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Perhaps you have already heard about open source software and you can’t quite believe that it offers a way to use software for free. Perhaps you have simply no idea what it is and you want to find out more. Whatever your motivations, it’s always a good time to start learning about free and open source software.
academic end-users
The profile of open source software has now reached a point where it is no longer exclusively in the domain of IT experts and service providers. The recent success of Firefox, the open source web browser from the Mozilla Foundation, has brought open source software to the attention of many people who had formerly been unaware that there was an alternative to proprietary software.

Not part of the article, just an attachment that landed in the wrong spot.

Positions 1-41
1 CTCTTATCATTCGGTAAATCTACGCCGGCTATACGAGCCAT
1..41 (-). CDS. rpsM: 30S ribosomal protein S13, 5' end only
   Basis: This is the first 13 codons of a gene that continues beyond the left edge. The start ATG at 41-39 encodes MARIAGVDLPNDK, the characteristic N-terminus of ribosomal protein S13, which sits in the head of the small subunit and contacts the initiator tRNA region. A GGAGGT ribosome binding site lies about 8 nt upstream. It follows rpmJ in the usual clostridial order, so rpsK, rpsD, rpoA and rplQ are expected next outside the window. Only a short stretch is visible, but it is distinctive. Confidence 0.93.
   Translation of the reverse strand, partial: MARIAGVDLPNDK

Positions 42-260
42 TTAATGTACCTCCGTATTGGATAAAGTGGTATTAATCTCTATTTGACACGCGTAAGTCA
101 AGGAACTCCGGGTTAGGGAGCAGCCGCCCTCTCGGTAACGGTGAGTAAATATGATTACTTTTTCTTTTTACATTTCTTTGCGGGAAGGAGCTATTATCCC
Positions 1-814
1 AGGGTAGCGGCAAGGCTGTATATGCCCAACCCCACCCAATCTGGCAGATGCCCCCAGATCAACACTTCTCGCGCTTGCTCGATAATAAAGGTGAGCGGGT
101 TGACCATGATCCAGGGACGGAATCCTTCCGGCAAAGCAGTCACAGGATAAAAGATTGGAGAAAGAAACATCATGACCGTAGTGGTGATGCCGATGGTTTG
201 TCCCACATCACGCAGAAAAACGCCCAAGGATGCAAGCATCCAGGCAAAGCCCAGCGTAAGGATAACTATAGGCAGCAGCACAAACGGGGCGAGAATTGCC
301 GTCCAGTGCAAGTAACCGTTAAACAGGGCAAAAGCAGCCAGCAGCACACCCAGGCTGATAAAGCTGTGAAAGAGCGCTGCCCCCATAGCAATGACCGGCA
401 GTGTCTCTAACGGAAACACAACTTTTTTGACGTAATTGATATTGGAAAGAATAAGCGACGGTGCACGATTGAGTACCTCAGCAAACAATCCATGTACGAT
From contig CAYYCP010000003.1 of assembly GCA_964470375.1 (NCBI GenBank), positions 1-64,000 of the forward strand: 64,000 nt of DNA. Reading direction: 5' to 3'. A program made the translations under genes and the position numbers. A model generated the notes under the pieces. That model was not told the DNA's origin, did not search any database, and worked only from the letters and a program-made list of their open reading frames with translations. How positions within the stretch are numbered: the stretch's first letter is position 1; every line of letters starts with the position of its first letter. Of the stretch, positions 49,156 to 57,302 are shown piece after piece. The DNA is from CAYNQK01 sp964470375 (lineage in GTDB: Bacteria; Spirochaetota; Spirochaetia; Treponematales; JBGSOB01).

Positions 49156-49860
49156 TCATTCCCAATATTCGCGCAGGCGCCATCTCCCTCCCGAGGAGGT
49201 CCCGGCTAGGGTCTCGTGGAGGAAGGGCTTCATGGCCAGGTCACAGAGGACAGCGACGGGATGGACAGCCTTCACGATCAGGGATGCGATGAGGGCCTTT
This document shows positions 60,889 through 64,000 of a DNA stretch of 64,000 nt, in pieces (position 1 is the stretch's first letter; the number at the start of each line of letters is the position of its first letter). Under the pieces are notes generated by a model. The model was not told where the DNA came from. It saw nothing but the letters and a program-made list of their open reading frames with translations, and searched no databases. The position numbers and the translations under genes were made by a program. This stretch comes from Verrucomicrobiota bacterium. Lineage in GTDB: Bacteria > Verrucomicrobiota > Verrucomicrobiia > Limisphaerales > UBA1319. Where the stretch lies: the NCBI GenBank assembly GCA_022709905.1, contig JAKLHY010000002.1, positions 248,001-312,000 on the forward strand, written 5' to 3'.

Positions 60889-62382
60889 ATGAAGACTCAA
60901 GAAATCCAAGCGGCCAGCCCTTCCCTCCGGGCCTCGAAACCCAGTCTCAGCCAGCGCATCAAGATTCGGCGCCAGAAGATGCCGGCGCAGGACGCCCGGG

software developers
The open source software development community must surely be one of the most attractive environments in which to develop software. Software development is nearly always about collective working which tends to result in a community. Nowhere is the developer a bigger part of such a community than in the open source world.
IT managers and technical staff
Experience and awareness of open source software varies widely across managers and technical staff within the UK academic sector. Whilst government policy and advice on institutional policy matters are clearly important, practical matters are paramount.
strategic IT decision-makers
Consideration of open source software within an institutional IT policy is a key factor in ensuring best value for money in IT procurement. It also matches up with UK government policy covering publicly funded bodies such as the NHS and the education sector. Open source software needs consideration also in intellectual property rights policies, employment contracts and more.